Minnesota Attorney General Keith Ellison is challenging a Trump administration rule that could eliminate food assistance for more than 8,000 Minnesotans.

Ellison joined a group of 15 attorneys general and the city of New York on Thursday in filing a lawsuit to stop the U.S. Department of Agriculture rule, which would limit states from extending “food stamp” benefits beyond a three-month period for able-bodied adults without dependents.

The rule could affect nearly 700,000 Americans who rely on benefits from the Supplemental Nutrition Assistance Program (SNAP).

Under existing law, able-bodied adults without children can receive SNAP benefits for a maximum of three months during a three-year period. But for the past 24 years, some states — including Minnesota — have been allowed to waive that time limit for people in areas with high unemployment. States have also had a limited number of exemptions for people who would lose benefits under the time limit, and could carry over unused exemptions for use during economic downturns.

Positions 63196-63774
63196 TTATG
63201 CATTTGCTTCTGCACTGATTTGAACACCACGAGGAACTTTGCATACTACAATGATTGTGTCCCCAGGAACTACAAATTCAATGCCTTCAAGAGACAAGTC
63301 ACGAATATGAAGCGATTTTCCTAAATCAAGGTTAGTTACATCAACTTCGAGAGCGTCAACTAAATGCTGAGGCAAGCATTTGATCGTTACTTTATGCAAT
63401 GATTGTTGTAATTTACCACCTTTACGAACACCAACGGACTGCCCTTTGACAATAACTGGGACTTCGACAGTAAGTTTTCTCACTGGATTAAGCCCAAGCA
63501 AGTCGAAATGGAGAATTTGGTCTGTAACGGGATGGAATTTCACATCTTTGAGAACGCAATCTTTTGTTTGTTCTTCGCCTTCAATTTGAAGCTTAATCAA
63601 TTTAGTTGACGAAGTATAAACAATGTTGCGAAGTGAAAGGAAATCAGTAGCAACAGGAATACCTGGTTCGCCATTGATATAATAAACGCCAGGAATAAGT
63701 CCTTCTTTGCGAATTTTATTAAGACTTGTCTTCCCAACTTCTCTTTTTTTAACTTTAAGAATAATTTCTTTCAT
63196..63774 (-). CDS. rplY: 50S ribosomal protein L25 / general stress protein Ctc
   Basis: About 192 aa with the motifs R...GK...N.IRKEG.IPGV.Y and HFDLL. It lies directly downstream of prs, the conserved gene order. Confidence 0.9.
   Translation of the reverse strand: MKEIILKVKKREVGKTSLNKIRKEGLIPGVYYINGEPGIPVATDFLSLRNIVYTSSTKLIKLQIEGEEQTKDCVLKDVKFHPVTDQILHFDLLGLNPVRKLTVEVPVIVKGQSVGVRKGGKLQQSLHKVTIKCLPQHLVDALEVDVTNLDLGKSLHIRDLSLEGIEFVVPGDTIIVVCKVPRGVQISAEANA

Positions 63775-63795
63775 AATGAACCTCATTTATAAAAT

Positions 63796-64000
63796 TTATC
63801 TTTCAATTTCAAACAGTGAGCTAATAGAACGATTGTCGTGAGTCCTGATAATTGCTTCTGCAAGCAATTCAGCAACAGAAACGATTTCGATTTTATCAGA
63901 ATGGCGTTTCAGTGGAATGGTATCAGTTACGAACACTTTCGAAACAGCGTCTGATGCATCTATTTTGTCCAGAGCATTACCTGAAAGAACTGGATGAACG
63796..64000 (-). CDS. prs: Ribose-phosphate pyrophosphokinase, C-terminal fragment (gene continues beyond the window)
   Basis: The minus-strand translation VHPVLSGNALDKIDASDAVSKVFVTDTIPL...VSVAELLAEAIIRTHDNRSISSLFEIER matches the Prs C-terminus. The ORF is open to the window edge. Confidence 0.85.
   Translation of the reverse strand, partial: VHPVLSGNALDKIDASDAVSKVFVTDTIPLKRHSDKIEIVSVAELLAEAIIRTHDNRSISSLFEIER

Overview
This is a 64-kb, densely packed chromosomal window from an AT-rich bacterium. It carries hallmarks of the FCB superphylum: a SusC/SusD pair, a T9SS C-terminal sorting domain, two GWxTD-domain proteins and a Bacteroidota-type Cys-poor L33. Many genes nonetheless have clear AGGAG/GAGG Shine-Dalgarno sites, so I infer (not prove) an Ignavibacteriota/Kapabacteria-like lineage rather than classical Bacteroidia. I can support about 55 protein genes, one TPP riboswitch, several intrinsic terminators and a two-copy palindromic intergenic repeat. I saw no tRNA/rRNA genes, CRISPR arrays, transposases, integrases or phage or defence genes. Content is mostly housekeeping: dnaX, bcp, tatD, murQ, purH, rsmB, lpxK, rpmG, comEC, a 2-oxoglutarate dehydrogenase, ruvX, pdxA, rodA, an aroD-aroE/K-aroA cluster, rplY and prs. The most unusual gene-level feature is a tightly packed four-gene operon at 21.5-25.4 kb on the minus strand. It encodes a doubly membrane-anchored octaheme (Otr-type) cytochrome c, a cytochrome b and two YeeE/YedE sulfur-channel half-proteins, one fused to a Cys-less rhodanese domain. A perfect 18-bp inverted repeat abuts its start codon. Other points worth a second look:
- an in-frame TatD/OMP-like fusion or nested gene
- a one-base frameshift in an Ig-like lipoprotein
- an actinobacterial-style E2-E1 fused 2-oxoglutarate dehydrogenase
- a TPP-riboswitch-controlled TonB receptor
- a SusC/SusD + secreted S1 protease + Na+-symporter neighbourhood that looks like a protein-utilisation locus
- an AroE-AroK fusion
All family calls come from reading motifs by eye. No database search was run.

Under the new USDA rule, the criteria will be tightened for such waivers. Federal officials tout the rule change as a move toward a more self-sufficient society and say it would save the government $5.5 billion over five years.

Twenty-six Minnesota counties use time-limit waivers. The new rule would disqualify 23 of those counties. The state Department of Human Services estimates that 2,100 Minnesotans would lose SNAP benefits if the waiver is eliminated.

And about 6,000 Minnesotans would lose their benefits if the state is no longer permitted to carry over unused exemptions, DHS estimates. If the new rules take effect April 1, these changes would cost the state at least $500,000 for staff time and retraining, according to DHS.

Ellison and other attorneys general say the rule would burden states with new regulations and harm their residents and economies. They want the court to deem it “unlawful” and prevent it from taking effect.